Double barrier to antibiotics

Two scientists at Goethe University Frankfurt are seeking weaknesses in sophisticated bacterial defense systems. Their goal: Find new approaches to combat bacterial infections – something they will also be focusing on as part of the SCALE cluster initiative.

Transport proteins are membrane proteins that perform the special task of ensuring that substances can pass between the cell’s interior and the extracellular space. One large family of these transporters is known as ABC transporters, whereby ABC stands for ATP-binding cassettes. Their characteristic feature is that they split energy-carrying adenosine triphosphate (ATP) molecules to release the energy they need to actively transport substances through the cell membrane. This characteristic classifies them as part of the family of primary active transporters.

Clemens Glaubitz from Goethe University’s Institute of Biophysical Chemistry is researching ABC proteins that regulate transport in bacteria. He specializes in Gram-negative bacteria, which include Escherichia coli, Klebsiella and Acinetobacter baumannii, and which possess not only one membrane surrounding and protecting the cell contents – the cell membrane – but also have a second outer membrane separated from the inner one by the periplasm. The two membranes are constructed differently: whereas the inner membrane comprises a symmetrical lipid bilayer, the outer membrane is asymmetrical and contains complex compounds consisting of fatty acids and lipopolysaccharides (LPS), i.e. polysaccharides. “These are the most important components of the outer membrane. They help maintain the bacteria’s cellular architecture,” Glaubitz explains.

SCALE – Subcellular Architecture of Life
Cells consist of billions of molecules, organized as individual molecules, large molecular complexes or whole organelles. While the functions of many individual molecules are known, in many cases it remains unclear how the architecture inside a cell arises and functions, and how its various parts interact. To gain a better understanding of how cells really function and how their various “machines” cooperate, the scientists at SCALE want to discover the principles of cellular self-organization and create a simulation of the cell in high spatial and temporal resolution. On February 2, 2024, the German Research Foundation (DFG) announced that, based on its draft concept, SCALE may submit a full proposal in August 2024 for funding as a Cluster of Excellence from 2026.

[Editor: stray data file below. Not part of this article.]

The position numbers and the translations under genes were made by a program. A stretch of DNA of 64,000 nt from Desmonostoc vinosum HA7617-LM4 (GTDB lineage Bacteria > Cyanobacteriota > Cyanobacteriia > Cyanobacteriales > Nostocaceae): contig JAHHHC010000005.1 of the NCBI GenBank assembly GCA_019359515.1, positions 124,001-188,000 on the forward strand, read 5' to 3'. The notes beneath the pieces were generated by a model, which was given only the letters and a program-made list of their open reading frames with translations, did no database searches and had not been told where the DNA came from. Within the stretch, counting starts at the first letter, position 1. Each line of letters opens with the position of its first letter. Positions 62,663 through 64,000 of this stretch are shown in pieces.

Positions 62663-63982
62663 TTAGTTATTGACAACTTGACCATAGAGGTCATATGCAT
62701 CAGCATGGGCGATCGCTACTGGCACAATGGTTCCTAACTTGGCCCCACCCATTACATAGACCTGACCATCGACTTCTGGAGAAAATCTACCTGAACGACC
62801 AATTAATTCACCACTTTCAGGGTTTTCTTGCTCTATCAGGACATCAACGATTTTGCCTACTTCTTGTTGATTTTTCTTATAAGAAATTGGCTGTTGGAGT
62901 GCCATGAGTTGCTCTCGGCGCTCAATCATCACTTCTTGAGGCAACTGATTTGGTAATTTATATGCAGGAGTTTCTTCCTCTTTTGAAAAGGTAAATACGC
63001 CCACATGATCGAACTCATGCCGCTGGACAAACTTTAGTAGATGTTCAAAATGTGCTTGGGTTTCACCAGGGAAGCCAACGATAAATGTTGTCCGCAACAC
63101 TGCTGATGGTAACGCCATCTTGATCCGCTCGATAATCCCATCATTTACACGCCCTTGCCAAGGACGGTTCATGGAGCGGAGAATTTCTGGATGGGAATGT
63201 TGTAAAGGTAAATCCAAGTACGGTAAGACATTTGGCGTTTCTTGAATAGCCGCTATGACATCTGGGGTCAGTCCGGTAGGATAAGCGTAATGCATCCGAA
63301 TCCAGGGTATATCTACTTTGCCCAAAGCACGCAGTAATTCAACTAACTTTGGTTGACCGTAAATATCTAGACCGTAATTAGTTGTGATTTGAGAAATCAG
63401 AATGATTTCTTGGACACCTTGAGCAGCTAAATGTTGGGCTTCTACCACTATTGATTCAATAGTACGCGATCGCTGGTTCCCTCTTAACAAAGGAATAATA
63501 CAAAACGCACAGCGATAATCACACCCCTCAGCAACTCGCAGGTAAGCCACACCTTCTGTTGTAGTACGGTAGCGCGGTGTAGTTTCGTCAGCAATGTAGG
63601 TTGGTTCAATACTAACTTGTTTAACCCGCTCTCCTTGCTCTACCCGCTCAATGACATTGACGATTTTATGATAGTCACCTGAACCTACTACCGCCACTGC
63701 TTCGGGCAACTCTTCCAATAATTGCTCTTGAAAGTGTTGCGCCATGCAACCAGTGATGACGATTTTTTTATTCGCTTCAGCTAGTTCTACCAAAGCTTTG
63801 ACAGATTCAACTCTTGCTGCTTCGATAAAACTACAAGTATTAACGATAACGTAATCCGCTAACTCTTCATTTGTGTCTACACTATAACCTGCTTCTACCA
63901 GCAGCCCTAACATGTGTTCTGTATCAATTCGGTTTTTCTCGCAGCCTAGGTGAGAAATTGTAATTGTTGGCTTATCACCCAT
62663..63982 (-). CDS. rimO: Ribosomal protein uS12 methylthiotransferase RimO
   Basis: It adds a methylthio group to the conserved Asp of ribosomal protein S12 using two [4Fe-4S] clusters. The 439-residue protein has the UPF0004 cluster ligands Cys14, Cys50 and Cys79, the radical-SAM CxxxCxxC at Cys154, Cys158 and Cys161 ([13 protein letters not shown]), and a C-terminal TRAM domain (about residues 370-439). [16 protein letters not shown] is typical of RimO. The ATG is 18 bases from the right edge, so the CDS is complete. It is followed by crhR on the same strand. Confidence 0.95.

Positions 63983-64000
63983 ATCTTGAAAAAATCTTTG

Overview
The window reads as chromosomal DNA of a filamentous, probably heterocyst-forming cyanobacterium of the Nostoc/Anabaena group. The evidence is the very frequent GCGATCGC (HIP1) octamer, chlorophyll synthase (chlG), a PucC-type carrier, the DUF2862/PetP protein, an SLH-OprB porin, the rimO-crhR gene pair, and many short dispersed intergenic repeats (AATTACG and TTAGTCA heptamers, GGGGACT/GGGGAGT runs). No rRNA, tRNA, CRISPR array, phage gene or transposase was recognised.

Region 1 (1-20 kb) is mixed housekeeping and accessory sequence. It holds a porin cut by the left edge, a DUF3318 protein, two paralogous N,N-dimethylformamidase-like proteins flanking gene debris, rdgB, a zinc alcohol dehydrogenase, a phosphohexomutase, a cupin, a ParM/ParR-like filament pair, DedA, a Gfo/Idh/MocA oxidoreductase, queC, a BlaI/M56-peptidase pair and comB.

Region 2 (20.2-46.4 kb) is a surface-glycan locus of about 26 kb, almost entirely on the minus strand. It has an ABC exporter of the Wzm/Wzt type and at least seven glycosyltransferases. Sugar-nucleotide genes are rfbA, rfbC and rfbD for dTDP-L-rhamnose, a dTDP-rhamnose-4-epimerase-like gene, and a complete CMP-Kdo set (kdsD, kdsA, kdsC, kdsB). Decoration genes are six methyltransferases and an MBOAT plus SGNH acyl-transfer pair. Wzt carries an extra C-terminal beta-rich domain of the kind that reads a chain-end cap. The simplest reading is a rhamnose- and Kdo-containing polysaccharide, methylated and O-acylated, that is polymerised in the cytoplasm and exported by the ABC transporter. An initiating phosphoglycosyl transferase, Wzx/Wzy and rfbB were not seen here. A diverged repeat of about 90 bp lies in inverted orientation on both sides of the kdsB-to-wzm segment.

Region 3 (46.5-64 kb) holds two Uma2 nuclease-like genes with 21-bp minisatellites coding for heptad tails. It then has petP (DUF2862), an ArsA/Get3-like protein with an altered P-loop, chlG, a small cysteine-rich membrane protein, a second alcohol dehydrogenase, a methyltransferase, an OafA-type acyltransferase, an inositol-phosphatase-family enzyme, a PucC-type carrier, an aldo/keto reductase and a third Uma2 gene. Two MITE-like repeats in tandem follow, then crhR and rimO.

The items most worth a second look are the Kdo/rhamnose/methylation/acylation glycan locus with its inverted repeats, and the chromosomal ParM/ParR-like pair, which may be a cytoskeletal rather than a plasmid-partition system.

However, for LPS to fulfill their stabilizing function, they first have to actually arrive at the outer membrane. This vital task falls to the ABC transporters, which bring the polysaccharides from the cell’s interior, where they are produced, through the cell membrane and the periplasm, to their destination on the outer membrane. Glaubitz’ lab is currently investigating the ABC transporter MsbA and the transport system linked to this protein, which creates a kind of bridge from the inner membrane to the outer one – which the polysaccharides just have to flow across in the outer membrane’s direction. Glaubitz intends to use Escherichia coli, a bacterium that lives in the gut, to find out how the whole process is controlled.

New targets for antibiotics

The experimental method applied by his team is known as solid-state NMR spectroscopy. Whereas nuclear magnetic resonance spectroscopy usually requires the samples under investigation to be soluble, when the technique is expanded to non-soluble samples, we speak of solid-state NMR spectroscopy. The researchers in Glaubitz’ lab discovered that MsbA – and its related ABC transporters in Gram-negative bacteria – seem to adapt the transportation of polysaccharides to changes in the environment. This means that the LPS transport system can become more efficient as and when necessary. Glaubitz plans to use MsbA as a model protein for all other such systems in fellow Gram-negative bacteria, including Acetinobacter baumannii. Asked where this basic research could lead to, he says that in the future, LPS-transporting proteins like MsbA could become new targets in the treatment of bacterial infections using antibiotics. “Maybe one day we’ll be able to inhibit the proteins involved in transporting LPS.” Unable to reach the outer cell membrane, they would no longer be able to stabilize the bacterial architecture.

The antibiotic efflux pump
The antibiotic efflux pump Klaas Martinus Pos is researching also appears to determine the correct construction of the bacterial cell envelope. The architecture of the cell envelope must be intact for bacteria to be resistant to antibiotics. This is why, as part of his work at SCALE, Pos is working together with other working groups to examine a number of bacterial cell-envelope architectures. “This is an exciting area about which we don’t know very much yet. Maybe we’ll uncover new ways of combating antibiotic-resistant bacteria in the future.” Also as part of SCALE, Clemens Glaubitz is investigating the transport proteins that help maintain the double membrane in Gram-negative bacteria. He is focusing on bacterial lipid vesicles discharged from the outer membrane, which appear to be directly connected with its resistance and stress response mechanisms. “In addition, we’re making our experience in solid-state NMR available to SCALE – a method that has proven its worth when it comes to analyzing proteins and lipids in membranes.”